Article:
A quiet motorway cruiser, but low-speed engine noise disappoints

What is it?

The version of the Insignia that really matters in terms of sales - the 128bhp diesel in fleet-friendly Exclusiv trim. This is the version that has to topple the mighty Mondeo if it wants to rule the outside lane.

Exclusiv trim is the cheapest way into an Insignia, and Vauxhall's aggressive pricing is coupled with generous standard spec including 17-inch alloys and climate control.

What’s it like?

At first, disappointing. At idle and town speeds it suffers from diesel rattle, and from low revs it feels a touch sluggish.

But appreciation builds with miles, which prove that the power delivery is linear and that the Insignia is willing to be revved surprisingly hard.

In give-and-take motoring the Insignia feels no slower than the Mondeo. At motorway speeds the engine quietens significantly and the Insignia is impressively free of wind and tyre noise.

The Insignia's real talent is its damping and ride comfort, particularly in the case of this base model - which does without the adaptive dampers that Vauxhall offers further up the range.

Around town there is more firmness than expected but excellent control, meaning the car is displaced by bumps, but the resulting movement is controlled so cleanly and effectively that it could never be described as anything but comfortable.

Cross-country the Insignia demonstrates a surplus of grip and an impressive ability to change direction the car seemingly pivoting around its driver.

The disappointment in the dynamic makeup is the steering. The Vauxhall’s hydraulic system is accurate and reasonably weighted (if a touch light) but not blessed with feel.

Elsewhere the Insignia impresses with its bold styling and interior ambiance. Despite a few disappointing material choices, the Insignia’s cabin possess a cosseting upmarket feel well above that delivered by its major segment rivals.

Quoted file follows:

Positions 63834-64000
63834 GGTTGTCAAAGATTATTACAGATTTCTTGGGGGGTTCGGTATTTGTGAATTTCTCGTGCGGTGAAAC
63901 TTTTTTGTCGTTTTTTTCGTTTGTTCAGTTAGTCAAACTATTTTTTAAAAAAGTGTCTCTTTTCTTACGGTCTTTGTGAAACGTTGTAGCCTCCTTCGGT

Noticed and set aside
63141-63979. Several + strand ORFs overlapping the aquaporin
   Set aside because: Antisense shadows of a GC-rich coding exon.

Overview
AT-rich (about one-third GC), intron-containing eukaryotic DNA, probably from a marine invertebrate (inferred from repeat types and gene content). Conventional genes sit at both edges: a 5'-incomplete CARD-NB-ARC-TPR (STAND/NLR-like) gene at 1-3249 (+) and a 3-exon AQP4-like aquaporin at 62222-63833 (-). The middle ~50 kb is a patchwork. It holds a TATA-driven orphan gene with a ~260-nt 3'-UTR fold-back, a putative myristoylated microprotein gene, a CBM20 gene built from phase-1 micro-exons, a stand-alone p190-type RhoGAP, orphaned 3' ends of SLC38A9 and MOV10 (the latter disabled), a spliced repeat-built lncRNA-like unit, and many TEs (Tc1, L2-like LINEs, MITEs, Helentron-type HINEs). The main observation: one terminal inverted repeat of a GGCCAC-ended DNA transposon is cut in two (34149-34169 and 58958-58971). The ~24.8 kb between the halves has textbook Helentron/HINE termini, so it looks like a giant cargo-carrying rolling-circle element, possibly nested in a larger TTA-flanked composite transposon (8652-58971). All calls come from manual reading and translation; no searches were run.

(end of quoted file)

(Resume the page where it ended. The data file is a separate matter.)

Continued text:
Should I buy one?

Yes you should - or even tick the box next to it when the fleet manager asks for your next choice. It's a shame about the low-speed engine noise and steering feel, because they are all that stops this most humble of Insignias from being a truly great car.

Jamie Corstorphine

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TegTypeR 6 October 2008

Re: Vauxhall Insignia 2.0 CDTi 130

julianphillips wrote:

Yeah I think Ford have bought a job lot of early 90's Alba hifi's and are using them for centre consoles on all new Fords.

Don't you find the needle jumps a bit when playing 7" vinyl, despite the fact the ride quality is so good?

julianphillips 6 October 2008

Re: Vauxhall Insignia 2.0 CDTi 130

Yeah I think Ford have bought a job lot of early 90's Alba hifi's and are using them for centre consoles on all new Fords.

The Apprentice 3 October 2008

Re: Vauxhall Insignia 2.0 CDTi 130

oh my gosh, is that genuine solid ecologically managed oiled walnut plastic on the dashboard - classy!

On reflection, I could live with that happily, over the dreadful Amstrad / Pifco silver spray plastic of the Mondeo. when I first walked in a showroom and sat in one I was astonished. After reading endless journo's telling me what a quantum leap Ford quality had taken, Ford marketing must have put a hell of a bar tab up at the press review party is all I can say.

I climbed back into my Honda Accord twiddled a few buttons for reassurance and all felt well again.